What’s Hot 6/25/2014

  • It Was 80 Years Ago… (Internet Innovation Alliance, 6/24/2014) This Internet Innovation Alliance blog post by Jamal Simmons is in light of the 80th anniversary of the Communications Act of 1934. Simmons asks, “Why on earth are certain voices clamoring for the FCC to start regulating our high-speed Internet access under rules that Congress designed for rotary telephones?” Simmons points out that “If the Internet were suddenly put under Title II, innovation would need to be pre-approved by the FCC.Instead of today’s ‘bottom up’ dynamism in which consumer demands drive change, the web would become hostage to the federal government’s timetable. The spirit and freedom to innovate would depend on Congressional and FCC action.” Furthermore, Simmons adds that while the DC Court of Appeals overturned parts of the 2010 Net Neutrality Order, “crucially, major ISPs continue to abide by the openness policies, which shows that they recognize the value of providing the freedom that Net users demand.”
  • FCC Readies Auction Pitch For Broadcasters (TVNewsCheck Blog, 6/23/14) The commission hires investment banker Greenhill & Co. to develop financial analysis and explain to broadcasters why participating in the auction might be in their interest. The FCC has hired an investment banking firm to help develop educational material to use to persuade broadcasters to participate in the agency’s incentive auction next year, clearing the way for the agency to beef up its station outreach efforts later this summer, according to an agency official. The banking firm tapped, according to the FCC official, is New York-based Greenhill & Co.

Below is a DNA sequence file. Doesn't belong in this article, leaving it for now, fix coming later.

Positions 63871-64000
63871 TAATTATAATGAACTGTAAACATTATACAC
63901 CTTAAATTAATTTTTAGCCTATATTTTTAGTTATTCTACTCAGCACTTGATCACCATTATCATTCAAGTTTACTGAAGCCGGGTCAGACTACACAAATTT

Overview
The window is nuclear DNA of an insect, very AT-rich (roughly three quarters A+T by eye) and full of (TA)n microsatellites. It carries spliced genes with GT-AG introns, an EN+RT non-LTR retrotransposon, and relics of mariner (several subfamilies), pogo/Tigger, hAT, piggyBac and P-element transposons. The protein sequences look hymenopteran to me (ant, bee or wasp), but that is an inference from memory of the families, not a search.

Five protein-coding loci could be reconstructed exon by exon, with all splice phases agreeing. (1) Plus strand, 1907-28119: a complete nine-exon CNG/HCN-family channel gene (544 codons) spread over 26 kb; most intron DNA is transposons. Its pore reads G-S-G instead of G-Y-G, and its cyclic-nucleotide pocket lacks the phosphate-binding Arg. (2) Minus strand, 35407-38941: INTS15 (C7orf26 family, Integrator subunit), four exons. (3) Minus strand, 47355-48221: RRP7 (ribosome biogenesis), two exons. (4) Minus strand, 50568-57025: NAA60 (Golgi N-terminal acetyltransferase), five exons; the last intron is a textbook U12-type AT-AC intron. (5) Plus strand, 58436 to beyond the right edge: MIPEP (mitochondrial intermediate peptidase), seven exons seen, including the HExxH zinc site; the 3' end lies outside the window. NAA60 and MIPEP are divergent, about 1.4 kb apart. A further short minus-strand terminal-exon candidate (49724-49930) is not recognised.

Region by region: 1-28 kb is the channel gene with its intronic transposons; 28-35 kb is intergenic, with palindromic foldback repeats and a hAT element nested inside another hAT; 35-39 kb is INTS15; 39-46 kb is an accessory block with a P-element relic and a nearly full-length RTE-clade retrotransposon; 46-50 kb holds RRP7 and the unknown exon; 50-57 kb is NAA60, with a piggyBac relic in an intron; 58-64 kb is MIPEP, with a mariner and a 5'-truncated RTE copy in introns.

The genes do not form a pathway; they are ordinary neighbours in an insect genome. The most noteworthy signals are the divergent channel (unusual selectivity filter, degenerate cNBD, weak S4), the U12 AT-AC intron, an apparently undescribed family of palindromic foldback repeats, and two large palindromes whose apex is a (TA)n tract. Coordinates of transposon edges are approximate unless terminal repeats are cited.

• AT&T Pushes Rural Service Expansion in DirecTV Deal (Wall Street Journal Online, 06/23/2014) Telecom executives typically give rural phone service short shrift, unless they are trying to get a deal past regulators at which point expanding service to the underserved in America’s countryside becomes a top priority. On Tuesday, AT&T Inc. CEO Randall Stephenson will argue at a House Judiciary Committee hearing that its proposed $49 billion takeover of DirecTV will bring broadband options to at least 13 million people who currently have limited or no access to the service in rural areas. “This represents a multi-billion dollar commitment of capital that AT&T simply could not make without the ability to pair DirecTV’s video products and scale with our newly-expanded broadband services,” according to Mr. Stephenson’s prepared remarks as posted on the House’s web site. This argument is tailored to address long-standing concerns from lawmakers and regulators about poor connections and speeds in rural areas. AT&T isn’t alone in using rural investment to win over Washington. Sprint Corp. has been stepping up its rural reach as Chairman Masayoshi Son seeks to smooth the path for a merger with T-Mobile USA Inc. AT&T says the DirecTV deal will allow it to set up so-called “fixed wireless” connections for the 13 million rural households.